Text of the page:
Organ transplants are nothing new. We’ve been putting one person’s insides into another person’s body for decades with increasing success. There are still certainly concerns to contend with – organ rejection, infection, and murderous body parts if cheesy horror movies are to be believed, but if you’ve got a bad heart, liver, kidney, or other organ there’s a decent chance that a transplant can save the day. But what if you’ve got bigger problems? What if your entire body is shutting down? Science Fiction has handled this exact issue plenty of times before, but Science Fact may be starting to catch up.
Surgeon Sergio Canavero, director of the Turin Advanced Neuromodulation Group in Italy has hypothesized a method to transplant a human head from one body to another. This is all speculation right now, though Canavero has published his theories and lays out a plausible plan. It even involves plenty of visuals straight out of the movies. Both bodies would first be cooled, necks would be cut and major blood vessels would be connected with tubes, and finally the spinal cord would be severed with the utmost care to ensure the cleanest possible cut.
The spinal cord is really the most important part in this equation. Researchers have transplanted animal heads before, but without repairing the connection to the spinal cord the end result is paralysis. The source link below has some links to videos of these procedures if you’re into that sort of thing. Canavero has planned for this undesirable result. After connecting the spinal cord, it would then be flushed with polyethylene glycol – a binding agent for the fat in cell membranes. Injections of the polyethylene glycol would then continue for several hours before stitching everything up. To prevent the tearing of stitches or other movement-based problems the patient would stay in a medically induced coma for a few weeks while the spine would be stimulated with electricity in an attempt to make a stronger connection between the newly formed spinal cord.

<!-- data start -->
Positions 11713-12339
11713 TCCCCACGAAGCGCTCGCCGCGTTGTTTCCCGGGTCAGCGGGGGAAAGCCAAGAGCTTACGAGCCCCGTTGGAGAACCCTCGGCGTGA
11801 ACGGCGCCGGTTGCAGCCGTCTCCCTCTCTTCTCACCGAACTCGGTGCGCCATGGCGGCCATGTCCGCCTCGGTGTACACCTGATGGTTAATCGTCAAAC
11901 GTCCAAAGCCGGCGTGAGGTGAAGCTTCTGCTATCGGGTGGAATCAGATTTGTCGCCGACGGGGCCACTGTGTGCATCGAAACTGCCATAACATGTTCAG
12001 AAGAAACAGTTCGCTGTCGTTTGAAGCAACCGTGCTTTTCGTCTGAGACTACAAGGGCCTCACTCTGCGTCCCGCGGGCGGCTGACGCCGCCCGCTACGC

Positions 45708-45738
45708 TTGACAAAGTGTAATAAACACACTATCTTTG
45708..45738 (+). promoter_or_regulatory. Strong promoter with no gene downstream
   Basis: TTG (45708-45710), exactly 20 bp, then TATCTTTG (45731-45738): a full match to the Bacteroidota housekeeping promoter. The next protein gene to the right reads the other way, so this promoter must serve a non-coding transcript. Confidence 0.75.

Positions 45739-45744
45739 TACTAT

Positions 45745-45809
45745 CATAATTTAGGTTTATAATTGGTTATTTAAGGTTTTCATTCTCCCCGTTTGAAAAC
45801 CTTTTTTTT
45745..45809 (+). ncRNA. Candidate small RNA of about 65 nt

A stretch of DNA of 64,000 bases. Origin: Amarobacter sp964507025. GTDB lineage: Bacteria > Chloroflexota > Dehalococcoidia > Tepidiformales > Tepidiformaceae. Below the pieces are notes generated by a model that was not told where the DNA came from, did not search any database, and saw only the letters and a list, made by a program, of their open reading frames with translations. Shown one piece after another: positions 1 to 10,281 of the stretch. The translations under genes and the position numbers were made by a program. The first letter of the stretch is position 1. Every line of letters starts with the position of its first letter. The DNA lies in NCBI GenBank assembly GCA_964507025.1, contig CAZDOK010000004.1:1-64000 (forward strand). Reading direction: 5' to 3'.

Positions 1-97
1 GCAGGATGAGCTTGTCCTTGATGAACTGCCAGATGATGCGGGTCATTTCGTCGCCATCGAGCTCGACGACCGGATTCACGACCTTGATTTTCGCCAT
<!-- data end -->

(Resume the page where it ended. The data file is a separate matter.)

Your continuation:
You won’t be up and dancing around immediately, but Canavero believes that with therapy the patient could be walking within a year. He intends to start testing his process on brain dead organ donors, with several backup plans if the polyethylene glycol proves unsuccessful.
That plan is great and all, but it ignores the 500 pound gorilla in the room. In order for this process to work, it’s really pretty important that both the donor and the donee are alive, or at least mostly/recently alive. Too much delay from the time of death to the transplant and the donated body would become unusable.
This wouldn’t be a problem if we could set up some sort of facility straight out of a Sci-fi movie to create and hold cloned bodies used for transplant, though similar ideas have been floated around in the real world. For example, the idea of a headless clone that would be used specifically for transplant has been thrown around before. If we could grow human bodies that simply didn’t have a head/brain, should we? These are issues that are far beyond the scope of this article, but if it could save your life, would you be more inclined to support it?
Dr. Canavero understands that this idea may make people uncomfortable. He understands that it may never become a reality.
“If society doesn’t want it, I won’t do it. But if people don’t want it in the US or Europe, that doesn’t mean it won’t be done somewhere else. I’m trying to go about this the right way, but before going to the moon, you want to make sure people will follow you.”
So head transplants, yea or nay? Let us know in the comments or on your favorite social network.Source: CNET